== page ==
A Heriot-Watt postgraduate student has been awarded a historic fellowship after being identified as one of the UK’s most gifted young research scientists.
Mariastefania De Vido is just one of 12 recipients of the prestigious Industrial Fellowship from the Royal Commission for the Exhibition of 1851.
The laser scientist, who is in her 3rd year of an Engineering Doctorate at the Centre for Doctoral in Applied Photonics based at Heriot-Watt University, was selected for her groundbreaking work in developing a new type of high-energy laser that is far more efficient than current standards.
My research at Heriot-Watt and at the Rutherford Appleton Laboratory has allowed me to grow as a scientist and to make a real contribution to the wonderful field of high energy lasers.
The pioneering technology could hold tremendous benefits to a variety of industries. Applications include high throughput processing of industrial materials, such as enhancement of metal materials for the avionic sector, and the production of bright particle and X-ray beams, which could pave the way to novel medical diagnosis and treatment techniques.
Mariastefania, who moved to the UK five years ago from her home in Italy and who is carrying out her research at the STFC Rutherford Appleton Laboratory in Oxfordshire, said: “It is a tremendous honour to be selected for an Industrial Fellowship.
“Encouraging the next generation of scientists is absolutely crucial to advancing society as a whole. My research at Heriot-Watt and at the Rutherford Appleton Laboratory has allowed me to grow as a scientist and to make a real contribution to the wonderful field of high energy lasers. I am really happy that the Royal Commission has recognised the potential of my project. I am looking forward to make the most of the grant and of the networking opportunities which come with being part of the Royal Commission family”.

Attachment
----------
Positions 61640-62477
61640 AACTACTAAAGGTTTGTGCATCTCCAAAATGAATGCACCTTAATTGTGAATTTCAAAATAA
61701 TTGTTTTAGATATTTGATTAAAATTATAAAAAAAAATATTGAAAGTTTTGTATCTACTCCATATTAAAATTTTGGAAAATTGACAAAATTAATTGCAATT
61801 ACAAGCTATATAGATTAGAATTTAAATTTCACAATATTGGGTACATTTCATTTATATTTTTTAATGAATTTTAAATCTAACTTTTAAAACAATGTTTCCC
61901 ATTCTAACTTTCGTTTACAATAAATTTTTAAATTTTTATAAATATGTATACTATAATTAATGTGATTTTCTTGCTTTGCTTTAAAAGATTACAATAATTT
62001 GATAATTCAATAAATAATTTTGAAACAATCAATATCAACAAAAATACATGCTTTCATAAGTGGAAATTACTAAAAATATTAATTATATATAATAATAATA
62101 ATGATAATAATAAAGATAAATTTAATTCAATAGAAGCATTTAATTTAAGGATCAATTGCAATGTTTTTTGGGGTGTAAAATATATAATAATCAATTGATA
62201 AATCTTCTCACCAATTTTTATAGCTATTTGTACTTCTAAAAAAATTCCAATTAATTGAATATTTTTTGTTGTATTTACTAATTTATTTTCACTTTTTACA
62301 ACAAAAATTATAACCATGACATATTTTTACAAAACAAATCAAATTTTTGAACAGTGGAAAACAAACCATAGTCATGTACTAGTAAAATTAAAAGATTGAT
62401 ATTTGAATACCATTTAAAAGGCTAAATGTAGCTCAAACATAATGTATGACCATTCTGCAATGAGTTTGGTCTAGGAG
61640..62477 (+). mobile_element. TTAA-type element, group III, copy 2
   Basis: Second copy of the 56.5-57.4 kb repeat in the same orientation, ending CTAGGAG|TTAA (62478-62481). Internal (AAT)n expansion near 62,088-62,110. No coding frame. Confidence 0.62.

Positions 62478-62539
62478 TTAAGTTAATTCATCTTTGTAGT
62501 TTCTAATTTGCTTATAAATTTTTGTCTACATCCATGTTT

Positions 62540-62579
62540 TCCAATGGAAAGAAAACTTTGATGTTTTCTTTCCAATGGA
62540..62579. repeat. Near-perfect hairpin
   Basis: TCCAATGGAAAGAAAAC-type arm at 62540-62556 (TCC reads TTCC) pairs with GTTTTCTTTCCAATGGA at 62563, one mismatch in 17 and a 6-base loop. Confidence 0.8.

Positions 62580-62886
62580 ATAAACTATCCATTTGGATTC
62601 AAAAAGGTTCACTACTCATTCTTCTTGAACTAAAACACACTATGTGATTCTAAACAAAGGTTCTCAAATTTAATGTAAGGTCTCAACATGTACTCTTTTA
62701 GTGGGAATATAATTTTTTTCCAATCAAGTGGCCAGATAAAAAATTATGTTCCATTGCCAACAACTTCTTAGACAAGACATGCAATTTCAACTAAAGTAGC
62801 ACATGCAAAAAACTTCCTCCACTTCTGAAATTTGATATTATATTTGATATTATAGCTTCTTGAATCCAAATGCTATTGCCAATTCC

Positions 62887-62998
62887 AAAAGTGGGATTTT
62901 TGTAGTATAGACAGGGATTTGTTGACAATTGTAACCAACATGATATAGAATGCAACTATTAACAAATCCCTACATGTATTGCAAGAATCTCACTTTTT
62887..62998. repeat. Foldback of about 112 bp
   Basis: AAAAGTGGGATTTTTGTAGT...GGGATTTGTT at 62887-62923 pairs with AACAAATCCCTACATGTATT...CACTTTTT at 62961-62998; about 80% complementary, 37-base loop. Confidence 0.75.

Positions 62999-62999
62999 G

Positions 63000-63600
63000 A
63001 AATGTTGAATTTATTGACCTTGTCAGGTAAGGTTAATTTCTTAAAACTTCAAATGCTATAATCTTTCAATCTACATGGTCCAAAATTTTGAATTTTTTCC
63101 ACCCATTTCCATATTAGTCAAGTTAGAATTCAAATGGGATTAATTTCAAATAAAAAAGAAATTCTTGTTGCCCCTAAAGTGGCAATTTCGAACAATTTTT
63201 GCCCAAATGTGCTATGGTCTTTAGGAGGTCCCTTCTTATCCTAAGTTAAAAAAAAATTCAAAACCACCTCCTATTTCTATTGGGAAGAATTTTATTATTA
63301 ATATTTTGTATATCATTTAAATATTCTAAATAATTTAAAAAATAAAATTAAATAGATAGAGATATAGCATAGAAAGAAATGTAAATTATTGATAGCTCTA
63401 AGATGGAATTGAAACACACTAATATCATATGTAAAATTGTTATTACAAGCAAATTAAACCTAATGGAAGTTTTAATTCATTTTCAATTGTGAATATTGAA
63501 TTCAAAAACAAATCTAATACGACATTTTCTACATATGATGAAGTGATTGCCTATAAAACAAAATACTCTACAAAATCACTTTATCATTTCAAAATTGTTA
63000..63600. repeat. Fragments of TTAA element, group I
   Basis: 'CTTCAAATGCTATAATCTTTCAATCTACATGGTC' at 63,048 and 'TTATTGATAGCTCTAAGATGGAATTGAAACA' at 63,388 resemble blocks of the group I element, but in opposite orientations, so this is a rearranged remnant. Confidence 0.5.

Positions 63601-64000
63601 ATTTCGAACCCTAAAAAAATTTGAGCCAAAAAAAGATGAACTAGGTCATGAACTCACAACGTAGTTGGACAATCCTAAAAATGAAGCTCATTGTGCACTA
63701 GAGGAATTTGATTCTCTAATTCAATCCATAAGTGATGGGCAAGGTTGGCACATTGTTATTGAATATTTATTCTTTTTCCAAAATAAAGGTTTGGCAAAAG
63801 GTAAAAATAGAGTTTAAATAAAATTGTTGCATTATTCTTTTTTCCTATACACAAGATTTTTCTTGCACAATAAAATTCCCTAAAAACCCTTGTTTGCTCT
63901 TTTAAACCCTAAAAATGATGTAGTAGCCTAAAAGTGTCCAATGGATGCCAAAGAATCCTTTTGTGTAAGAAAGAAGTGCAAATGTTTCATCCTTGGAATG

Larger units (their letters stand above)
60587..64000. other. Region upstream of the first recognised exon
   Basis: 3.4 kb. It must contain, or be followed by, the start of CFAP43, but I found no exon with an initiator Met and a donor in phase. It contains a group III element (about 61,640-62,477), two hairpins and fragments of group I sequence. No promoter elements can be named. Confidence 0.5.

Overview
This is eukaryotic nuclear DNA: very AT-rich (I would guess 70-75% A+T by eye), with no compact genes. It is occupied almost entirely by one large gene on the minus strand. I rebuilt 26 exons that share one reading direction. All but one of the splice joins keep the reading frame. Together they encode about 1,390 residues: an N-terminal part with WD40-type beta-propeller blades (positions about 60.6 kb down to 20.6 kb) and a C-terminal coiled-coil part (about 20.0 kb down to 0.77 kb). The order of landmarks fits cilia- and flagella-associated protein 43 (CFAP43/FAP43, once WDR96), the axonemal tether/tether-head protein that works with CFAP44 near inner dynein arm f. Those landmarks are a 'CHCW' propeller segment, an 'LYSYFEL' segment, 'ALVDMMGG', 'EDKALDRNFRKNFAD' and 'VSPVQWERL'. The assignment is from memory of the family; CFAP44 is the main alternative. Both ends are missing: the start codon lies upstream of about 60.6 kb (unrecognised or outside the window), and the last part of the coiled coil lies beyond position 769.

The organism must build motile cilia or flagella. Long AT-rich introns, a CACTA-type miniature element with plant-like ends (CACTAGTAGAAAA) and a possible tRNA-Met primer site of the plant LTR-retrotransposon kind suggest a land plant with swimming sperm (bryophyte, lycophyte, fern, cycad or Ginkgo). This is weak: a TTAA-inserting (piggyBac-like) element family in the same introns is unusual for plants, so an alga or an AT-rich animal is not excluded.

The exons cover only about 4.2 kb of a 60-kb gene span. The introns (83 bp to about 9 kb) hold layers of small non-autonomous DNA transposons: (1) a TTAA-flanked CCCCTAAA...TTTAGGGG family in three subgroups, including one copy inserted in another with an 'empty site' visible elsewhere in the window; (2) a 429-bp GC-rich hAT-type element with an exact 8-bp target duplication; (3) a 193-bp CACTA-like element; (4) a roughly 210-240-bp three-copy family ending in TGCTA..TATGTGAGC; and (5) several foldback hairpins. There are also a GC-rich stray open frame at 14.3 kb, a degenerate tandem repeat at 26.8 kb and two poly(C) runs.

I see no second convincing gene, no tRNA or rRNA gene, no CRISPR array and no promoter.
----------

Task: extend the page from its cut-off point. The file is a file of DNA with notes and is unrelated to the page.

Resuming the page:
The Industrial Fellowships provide graduates with up to £80,000 each to complete their doctoral studies, enabling them to develop innovative technologies with commercial potential in collaboration with an industrial partner and academic institution. The projects, funded for up to three-years, will ideally lead to a patent or substantial business development, allowing the young researchers to conduct impactful research while gaining valuable industrial experience.
Bernard Taylor, Chairman of the Royal Commission for the Exhibition of 1851, said: “It is critical that the young scientists and engineers that form the future innovation landscape of Britain are supported in their efforts. Our Industrial Fellowships provide funding to the most promising technologies that will enrich British industry, and allow the research to be directed towards commercialisation from the start of its development. We are proud to have awarded twelve impressive innovators with Fellowships this year. Their projects span a wide range of fields, including cancer therapies, autonomous boats and cars, aerospace engineering, and laser power, demonstrating the broad diversity of talent within the science and engineering resources of this country”.
Applications for the 2019 Industrial Fellowships will open on the 1st October 2018. To learn more visit the website here.